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I need to optimize an rather big WPF application. We are getting data updates from the domain layer in a very high frequency. One idea to optimize the UI was to delay the update of some UI elements to improve the UI performance. Let's say we have a property "Counter" in the domain model that changes about 100 times per second. So we could create a timer that fires only once a second and updates an corresponding property in our ViewModel when the timer fires. That works pretty good so far. The timer would just copy the value from the domain object to the view model once a second and we're done.

Problem is: Each view model instance represents an entry in a list. And this list could have several thousand entries. With the solution I described we would also create several thousand timers. I would guess that creating so many timer instances is no good idea. A simple solution would be to just create a static timer instance in a base class or somewhere else and just use this single instance to update all view models. But that is not possible either. We have any different properties that should be updated independently from the domain models and each should have an idividual update rate.

Question 1: Does anyone have an idea how expensive a timer is? Does it really matter if I would create many thousand timers?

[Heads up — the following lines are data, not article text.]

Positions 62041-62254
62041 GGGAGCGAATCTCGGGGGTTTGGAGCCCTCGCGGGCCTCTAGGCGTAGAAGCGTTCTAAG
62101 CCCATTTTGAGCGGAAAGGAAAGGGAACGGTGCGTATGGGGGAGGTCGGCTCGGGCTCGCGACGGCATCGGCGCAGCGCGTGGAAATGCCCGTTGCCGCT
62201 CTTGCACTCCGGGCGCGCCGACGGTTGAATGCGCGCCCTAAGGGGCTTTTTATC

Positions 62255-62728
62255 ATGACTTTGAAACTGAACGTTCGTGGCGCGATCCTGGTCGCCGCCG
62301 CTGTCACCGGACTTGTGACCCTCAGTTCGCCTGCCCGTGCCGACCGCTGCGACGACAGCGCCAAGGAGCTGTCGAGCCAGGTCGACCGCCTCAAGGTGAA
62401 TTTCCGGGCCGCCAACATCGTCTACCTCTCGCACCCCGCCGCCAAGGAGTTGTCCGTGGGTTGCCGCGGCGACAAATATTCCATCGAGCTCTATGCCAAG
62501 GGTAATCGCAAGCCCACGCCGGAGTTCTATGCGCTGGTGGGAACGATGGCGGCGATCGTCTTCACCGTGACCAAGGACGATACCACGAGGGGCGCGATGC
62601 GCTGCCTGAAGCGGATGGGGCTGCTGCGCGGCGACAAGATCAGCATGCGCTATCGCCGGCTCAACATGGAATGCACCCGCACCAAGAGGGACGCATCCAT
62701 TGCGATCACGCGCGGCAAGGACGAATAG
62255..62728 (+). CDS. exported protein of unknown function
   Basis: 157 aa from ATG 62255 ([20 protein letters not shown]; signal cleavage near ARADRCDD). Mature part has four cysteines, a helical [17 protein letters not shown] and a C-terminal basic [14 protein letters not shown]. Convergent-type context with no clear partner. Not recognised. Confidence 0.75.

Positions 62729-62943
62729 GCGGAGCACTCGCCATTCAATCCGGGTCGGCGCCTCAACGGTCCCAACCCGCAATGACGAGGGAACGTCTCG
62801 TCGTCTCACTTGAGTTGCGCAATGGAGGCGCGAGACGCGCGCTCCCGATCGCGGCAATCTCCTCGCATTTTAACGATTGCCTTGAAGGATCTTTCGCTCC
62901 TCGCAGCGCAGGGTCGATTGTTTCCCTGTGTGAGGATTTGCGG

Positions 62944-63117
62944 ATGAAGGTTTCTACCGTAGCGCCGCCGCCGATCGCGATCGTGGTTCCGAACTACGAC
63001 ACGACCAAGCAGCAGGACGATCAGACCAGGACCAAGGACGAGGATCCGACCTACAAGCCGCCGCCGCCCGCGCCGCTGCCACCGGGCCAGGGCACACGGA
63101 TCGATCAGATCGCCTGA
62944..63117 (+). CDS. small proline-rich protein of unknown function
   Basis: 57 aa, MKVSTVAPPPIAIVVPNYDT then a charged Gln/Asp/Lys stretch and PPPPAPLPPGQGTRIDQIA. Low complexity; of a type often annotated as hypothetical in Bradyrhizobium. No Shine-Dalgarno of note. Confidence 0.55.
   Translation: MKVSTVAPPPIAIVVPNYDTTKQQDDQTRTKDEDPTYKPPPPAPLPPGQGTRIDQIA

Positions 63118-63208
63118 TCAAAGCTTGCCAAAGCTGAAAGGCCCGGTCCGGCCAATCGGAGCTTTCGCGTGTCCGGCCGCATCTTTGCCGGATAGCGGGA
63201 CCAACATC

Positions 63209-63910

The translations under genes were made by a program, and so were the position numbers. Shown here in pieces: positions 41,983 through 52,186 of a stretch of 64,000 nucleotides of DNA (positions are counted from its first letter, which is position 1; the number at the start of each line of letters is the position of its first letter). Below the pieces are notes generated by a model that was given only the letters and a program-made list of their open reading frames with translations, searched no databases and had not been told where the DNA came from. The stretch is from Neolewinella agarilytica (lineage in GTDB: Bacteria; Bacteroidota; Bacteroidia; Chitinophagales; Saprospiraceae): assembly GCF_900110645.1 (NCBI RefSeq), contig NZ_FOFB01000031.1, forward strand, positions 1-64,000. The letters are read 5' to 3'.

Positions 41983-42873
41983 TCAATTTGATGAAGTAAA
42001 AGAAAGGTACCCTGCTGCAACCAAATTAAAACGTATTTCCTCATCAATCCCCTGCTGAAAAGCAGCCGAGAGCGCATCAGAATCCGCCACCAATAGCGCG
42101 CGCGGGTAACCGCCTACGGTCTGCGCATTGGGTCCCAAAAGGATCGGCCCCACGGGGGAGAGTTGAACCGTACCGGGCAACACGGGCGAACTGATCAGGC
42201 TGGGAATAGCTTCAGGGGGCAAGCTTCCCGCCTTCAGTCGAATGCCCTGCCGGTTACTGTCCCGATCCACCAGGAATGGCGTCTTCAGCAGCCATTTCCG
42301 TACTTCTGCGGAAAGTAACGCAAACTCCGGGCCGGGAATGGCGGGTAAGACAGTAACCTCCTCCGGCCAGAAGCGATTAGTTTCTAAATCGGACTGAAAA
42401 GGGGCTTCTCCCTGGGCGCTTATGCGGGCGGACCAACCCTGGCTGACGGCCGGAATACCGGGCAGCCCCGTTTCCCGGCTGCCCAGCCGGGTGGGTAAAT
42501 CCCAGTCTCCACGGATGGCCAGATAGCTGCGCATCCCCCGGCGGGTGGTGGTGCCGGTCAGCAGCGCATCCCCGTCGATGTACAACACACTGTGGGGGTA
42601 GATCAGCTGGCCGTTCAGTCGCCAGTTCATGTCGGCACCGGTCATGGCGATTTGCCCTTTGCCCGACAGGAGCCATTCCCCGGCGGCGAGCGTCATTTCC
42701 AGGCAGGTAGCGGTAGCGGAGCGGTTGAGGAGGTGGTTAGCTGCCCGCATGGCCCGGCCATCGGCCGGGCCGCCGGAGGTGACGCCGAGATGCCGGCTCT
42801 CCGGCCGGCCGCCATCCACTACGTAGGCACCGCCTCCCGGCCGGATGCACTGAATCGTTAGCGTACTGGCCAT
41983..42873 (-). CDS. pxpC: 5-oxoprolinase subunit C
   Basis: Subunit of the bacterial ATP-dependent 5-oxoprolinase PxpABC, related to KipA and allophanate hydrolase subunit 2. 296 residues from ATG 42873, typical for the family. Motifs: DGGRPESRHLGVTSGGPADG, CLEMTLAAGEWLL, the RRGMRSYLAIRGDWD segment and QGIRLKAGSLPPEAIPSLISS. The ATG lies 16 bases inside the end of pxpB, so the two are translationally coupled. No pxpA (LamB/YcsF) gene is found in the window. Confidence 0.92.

Question 2: Another soulution would be to create some sort of scheduler ... a kind of "MultiTimer" where I can register multiple timeouts. Does anyone have an suggestion on how to implement something like that?

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Jalal's answer pointed me to a possible solution. I do have very many objects that I need to refresh with a delay. But I propably do not have so many different refresh times. So I could just create a Dictionary containing updaters each one representing a unique update frequency. Each updater would have a timer and a Queue where I can schedule the updates. This way I have only a couple of timers serving my thousands of objects. I'll post a code snippit once I'm done. Thanks! – harri Jul 25 '11 at 8:49

This could be implemented in a more elegant fashion using Microsoft's Reactive Extensions - in short Rx. Among other cool functionality Rx contains a Throttle Method that's well suited to tame aggressive event sources. Take a look here.

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I would love to use that ... but the decision was NOT to use Rx. So unfortunately that is not an option. – harri Jul 25 '11 at 7:35
Whats the reason against RX ? – Boas Enkler Jul 25 '11 at 13:37